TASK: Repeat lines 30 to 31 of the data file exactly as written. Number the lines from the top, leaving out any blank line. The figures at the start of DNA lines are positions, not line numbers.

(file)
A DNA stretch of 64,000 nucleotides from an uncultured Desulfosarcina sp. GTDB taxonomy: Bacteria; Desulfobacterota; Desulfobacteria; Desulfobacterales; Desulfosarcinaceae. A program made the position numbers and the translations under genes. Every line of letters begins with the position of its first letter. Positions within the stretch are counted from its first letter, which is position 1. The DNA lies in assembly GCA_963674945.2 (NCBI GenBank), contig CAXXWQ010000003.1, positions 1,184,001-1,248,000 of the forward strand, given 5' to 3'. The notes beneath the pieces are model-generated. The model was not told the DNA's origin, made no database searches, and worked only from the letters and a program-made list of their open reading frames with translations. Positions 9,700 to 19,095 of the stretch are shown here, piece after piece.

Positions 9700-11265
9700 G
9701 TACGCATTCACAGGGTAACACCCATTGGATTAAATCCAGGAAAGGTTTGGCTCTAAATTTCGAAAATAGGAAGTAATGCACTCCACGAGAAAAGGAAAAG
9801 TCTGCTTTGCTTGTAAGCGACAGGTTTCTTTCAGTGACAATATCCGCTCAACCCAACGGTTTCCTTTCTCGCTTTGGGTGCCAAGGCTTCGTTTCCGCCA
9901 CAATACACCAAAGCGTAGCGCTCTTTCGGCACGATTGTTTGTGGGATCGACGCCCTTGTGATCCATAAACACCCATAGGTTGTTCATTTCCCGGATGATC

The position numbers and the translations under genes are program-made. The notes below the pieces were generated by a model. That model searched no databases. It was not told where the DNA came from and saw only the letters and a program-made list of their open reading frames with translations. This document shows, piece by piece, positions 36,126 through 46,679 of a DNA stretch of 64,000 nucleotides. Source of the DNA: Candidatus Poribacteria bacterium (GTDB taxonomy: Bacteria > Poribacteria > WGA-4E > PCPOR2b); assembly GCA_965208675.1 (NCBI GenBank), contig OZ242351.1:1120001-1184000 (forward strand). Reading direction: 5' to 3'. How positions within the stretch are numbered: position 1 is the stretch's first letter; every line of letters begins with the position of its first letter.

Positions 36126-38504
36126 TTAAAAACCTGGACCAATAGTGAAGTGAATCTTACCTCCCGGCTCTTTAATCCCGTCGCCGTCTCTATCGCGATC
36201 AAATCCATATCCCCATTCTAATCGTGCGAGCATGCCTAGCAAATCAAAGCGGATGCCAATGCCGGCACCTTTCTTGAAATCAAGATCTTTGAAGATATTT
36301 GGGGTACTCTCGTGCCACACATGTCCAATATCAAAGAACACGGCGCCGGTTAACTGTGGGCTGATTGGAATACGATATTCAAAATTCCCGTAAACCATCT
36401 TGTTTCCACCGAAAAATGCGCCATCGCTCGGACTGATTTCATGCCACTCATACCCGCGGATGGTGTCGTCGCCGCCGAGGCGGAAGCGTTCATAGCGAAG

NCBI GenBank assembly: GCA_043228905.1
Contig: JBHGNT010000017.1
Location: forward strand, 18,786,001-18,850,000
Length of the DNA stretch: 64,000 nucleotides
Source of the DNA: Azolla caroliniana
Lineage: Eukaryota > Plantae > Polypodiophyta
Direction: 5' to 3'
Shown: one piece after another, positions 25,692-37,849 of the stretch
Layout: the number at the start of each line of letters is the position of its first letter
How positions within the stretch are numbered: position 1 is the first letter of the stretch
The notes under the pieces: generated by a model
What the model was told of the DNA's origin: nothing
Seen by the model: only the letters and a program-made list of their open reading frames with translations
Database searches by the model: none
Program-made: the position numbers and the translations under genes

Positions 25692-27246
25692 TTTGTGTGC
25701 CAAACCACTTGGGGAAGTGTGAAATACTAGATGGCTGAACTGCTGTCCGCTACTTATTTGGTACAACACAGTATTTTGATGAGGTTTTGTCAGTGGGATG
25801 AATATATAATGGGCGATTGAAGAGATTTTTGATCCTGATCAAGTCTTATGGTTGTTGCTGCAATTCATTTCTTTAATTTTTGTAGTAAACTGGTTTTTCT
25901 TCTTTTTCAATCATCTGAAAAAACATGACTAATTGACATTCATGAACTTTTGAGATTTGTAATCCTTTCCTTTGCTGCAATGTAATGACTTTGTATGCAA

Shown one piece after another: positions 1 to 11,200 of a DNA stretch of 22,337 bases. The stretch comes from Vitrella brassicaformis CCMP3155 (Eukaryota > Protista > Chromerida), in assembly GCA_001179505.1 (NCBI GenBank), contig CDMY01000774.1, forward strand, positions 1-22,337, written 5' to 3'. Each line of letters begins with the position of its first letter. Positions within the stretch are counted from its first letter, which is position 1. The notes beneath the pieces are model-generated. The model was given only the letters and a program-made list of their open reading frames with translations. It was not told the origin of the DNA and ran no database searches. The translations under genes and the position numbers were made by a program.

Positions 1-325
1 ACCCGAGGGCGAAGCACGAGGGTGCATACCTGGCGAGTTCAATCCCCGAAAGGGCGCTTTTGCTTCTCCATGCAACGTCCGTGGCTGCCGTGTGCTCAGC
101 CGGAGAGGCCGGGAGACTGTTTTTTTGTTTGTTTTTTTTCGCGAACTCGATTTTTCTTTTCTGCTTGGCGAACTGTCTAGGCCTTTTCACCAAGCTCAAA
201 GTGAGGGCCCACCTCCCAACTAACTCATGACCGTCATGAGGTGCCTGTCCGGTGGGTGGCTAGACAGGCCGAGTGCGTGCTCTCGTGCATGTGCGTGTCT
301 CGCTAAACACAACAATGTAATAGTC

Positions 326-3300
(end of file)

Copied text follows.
25701 CAAACCACTTGGGGAAGTGTGAAATACTAGATGGCTGAACTGCTGTCCGCTACTTATTTGGTACAACACAGTATTTTGATGAGGTTTTGTCAGTGGGATG
25801 AATATATAATGGGCGATTGAAGAGATTTTTGATCCTGATCAAGTCTTATGGTTGTTGCTGCAATTCATTTCTTTAATTTTTGTAGTAAACTGGTTTTTCT